Fake crypto exchanges duped Indian investors of Rs 1,000 cr: Report

Counterfeit cryptocurrency exchanges have deceived Indian investors by more than $ 128 million (almost 1 billion rupees) as the global cryptocurrency market accumulates, a new report said on Tuesday.

Cybersecurity company CloudSEK said it has discovered an ongoing operation that includes several phishing domains and fake Android-based cryptographic applications.

“This large-scale campaign attracts unwary individuals to a huge gambling scam. Many of these fake websites are supplanting ‘CoinEgg’, a legitimate UK-based cryptocurrency trading platform,” according to the report.

CloudSEK was approached by a victim who allegedly lost Rs 50 lakh ($ 64,000) for such a cryptocurrency scam, in addition to other costs such as the amount of the deposit, taxes, etc.

“We estimate that the perpetrators of the threats defrauded the victims of up to $ 128 million (about 1 billion rupees) through such cryptographic fraud,” said Rahul Sasi, founder and CEO of CloudSEK.

While investors are shifting their focus to cryptocurrency markets, scammers and cheaters are also focusing on them, ”Sasi added.

Threat actors first create counterfeit domains that supplant legitimate cryptocurrency trading platforms.

The sites are designed to reproduce the control panel and user experience of the official website.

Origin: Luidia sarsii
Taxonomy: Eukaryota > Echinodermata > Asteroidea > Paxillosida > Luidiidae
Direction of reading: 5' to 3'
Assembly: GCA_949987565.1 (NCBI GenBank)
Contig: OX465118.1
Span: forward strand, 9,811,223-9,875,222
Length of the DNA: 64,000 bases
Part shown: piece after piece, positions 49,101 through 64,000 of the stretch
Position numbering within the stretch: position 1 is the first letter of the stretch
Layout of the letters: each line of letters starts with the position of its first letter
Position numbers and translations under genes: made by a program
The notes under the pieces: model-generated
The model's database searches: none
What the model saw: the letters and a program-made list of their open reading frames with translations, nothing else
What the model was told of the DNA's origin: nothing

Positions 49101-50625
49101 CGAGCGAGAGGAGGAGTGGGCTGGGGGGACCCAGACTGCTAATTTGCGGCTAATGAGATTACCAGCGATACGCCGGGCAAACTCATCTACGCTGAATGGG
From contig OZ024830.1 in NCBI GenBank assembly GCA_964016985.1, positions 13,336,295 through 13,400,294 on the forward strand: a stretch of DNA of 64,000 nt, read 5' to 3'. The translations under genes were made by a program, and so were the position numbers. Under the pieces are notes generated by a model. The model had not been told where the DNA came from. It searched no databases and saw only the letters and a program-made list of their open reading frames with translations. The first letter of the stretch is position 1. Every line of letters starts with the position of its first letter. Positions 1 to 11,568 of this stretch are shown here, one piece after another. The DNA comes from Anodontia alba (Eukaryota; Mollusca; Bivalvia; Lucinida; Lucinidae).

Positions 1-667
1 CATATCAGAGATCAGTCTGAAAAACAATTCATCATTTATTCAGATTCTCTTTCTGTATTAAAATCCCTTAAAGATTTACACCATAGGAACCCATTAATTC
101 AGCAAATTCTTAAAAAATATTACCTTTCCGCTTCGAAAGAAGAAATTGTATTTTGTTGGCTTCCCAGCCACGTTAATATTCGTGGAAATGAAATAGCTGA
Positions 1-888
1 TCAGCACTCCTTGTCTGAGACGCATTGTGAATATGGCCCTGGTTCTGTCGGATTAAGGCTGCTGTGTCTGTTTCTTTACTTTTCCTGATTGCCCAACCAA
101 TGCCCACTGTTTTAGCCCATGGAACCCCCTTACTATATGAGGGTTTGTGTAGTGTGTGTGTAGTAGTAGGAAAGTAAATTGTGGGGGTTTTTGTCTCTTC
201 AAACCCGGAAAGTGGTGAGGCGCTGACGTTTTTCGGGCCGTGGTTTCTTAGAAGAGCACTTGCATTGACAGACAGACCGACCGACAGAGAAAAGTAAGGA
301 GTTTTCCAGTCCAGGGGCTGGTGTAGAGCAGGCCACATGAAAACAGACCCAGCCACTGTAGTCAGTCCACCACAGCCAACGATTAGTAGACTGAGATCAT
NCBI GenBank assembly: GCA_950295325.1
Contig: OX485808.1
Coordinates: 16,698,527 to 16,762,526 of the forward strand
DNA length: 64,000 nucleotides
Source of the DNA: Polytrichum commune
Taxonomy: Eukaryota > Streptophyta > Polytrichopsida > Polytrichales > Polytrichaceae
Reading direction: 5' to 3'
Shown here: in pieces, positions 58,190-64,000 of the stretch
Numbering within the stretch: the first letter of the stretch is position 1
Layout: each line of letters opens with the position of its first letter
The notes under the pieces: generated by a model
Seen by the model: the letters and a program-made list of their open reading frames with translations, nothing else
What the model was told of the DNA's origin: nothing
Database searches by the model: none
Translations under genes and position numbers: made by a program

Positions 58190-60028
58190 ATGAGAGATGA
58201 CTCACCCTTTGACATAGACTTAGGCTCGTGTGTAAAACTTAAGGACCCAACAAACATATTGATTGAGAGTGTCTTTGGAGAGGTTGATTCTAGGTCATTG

The attackers then create a female profile on social media to approach the potential victim and establish a friendship.

The profile influences the victim to invest in cryptocurrency and start trading.

“The profile also shares $ 100 credit, as a gift for a particular cryptocurrency exchange, which in this case is a duplicate of a legitimate cryptocurrency exchange,” the report mentioned.

The victim initially gets a significant benefit, which boosts their confidence in the platform and the threat actor.

After the victim apparently makes a profit, the scammer convinces them to invest a larger amount, promising better returns.

Once the victim adds his own money to the fake exchange, the threat actor freezes his account, ensuring that the victim cannot withdraw his investment, and disappears with the victim’s money.

When victims access multiple platforms to complain about losing access to their accounts, the same or new threat actors get in touch with them disguised as investigators.

“To recover the frozen goods, victims are being asked to provide confidential information, such as ID and bank details, via email. This data is then used to perpetrate other nefarious activities,” the report warns.

In the long term, collaboration between cryptographic exchanges, Internet service providers (ISPs) and cybercrime cells is imperative to raise awareness and take action against threatened groups, “Sasi said.


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(Only the title and image of this report may have been reworked by Business Standard staff; the rest of the content is automatically generated from a syndicated feed.)

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